Free markets and healthcare are unlikely bedfellows, if you look at the traditional dichotomy between these two. One issue that comes up is that of barriers to accessibility that take different guises. While the ancient Latin proverb, ‘Caveat emptor’ (‘Let the buyer beware’) suggests that the buyers are responsible for judging the quality of products or services they are buying, there are some things that slip the net of social conscience and resurface as part of another problem.
What Gets in the Way of Access
The American Disabilities Act (ADA) was passed in 1990, and it prescribed by federal law that all publicly accessible establishments, such as hotels, resorts and casinos, must make their facilities accessible for all patrons, including those with disabilities. If any signs of discrimination or lack of access surface, then the ADA authorizes the initiation of a civil lawsuit in a federal US court. This is exactly the course of action people with disabilities have chosen in the recent past.
In 2008, a disabled man from Atlantic City was hassled by the number of ‘architectural barriers’ that he encountered and sued ten casinos including three of President-Elect Donald Trump’s Trump Entertainment Resorts, Bally’s Atlantic City, Caesars Atlantic City, Harrah’s Resort, Showboat Casino Hotel and Tropicana Casino and Resort. The issue was that gaming tables, keno counters, ticket booths, cash registers and other places in the casinos are too high to reach for people in wheelchairs. Similarly, slot machines are blocked by fixed seats that make it impossible for wheelchairs to gain access or impair access with poorly constructed aisles.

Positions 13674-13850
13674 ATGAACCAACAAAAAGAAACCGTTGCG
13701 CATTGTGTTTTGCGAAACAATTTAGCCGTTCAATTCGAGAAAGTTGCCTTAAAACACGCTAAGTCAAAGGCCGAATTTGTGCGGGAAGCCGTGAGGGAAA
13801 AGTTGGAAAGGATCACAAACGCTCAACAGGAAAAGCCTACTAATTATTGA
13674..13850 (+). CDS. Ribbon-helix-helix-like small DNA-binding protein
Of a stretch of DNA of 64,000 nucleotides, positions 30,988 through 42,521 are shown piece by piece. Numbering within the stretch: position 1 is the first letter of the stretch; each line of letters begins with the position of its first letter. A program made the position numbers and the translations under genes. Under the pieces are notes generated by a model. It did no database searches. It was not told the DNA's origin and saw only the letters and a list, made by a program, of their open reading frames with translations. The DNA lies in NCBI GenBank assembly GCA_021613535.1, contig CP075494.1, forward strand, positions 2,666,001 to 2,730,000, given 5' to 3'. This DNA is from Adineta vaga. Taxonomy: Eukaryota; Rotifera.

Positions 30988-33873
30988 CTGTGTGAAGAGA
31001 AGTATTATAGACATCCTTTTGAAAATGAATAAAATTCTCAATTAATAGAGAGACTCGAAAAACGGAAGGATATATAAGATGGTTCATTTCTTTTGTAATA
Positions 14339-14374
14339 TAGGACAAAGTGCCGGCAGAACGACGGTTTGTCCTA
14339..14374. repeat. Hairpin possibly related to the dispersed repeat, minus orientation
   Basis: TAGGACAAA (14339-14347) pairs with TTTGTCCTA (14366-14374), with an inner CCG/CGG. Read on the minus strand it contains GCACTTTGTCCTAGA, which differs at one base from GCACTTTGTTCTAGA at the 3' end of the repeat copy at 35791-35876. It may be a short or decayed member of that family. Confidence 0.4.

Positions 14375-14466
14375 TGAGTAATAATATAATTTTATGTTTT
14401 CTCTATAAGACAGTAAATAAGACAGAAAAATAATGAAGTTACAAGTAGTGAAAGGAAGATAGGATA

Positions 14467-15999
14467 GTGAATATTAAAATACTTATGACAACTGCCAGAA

The upshot of it was that federal prosecutors decreed to review a number of hotels and casinos in Atlantic City to determine if they are accessible for patrons with special needs. Not just the facilities in casinos which only accommodate the disabled in a limited way, hotel employees need to do a better job of communicating with the disabled. As far as the industry is concerned, stereotypes exist that people with disabilities should have only entry-level jobs and are not capable of doing higher level jobs.
Incidentally, Donald Trump, whose casinos are among the ten mentioned in the suit, is no great respecter of Americans with disabilities. His properties have been sued a number of times over by the ADA and in once instance, the buses that ferry people to his Atlantic City casino were taken to court in 2003 for not providing wheelchair access. In fact, in 2011, the United States Attorney’s Office for the District of New Jersey conducted a compliance review of certain casinos and hotels in Atlantic City, New Jersey to determine whether these were operating in compliance with the ADA. They found that the Trump Taj Mahal was nearly inaccessible for people with disabilities.
The fact of the matter is that even people with disabilities love to gamble at casinos, and they use public transportation to get there. According to a survey done by Access-A-Ride, casinos are the 17th most requested destination for Access-A-Ride users who can ask for trips anywhere in the city.
The US law requires commercial operations to ensure public areas are accessible to all customers. Of course, the law does not take into consideration financial viability. Casino owners need to find that formula which makes following this law justified from a financial perspective. Else, it would be a disabled casino industry.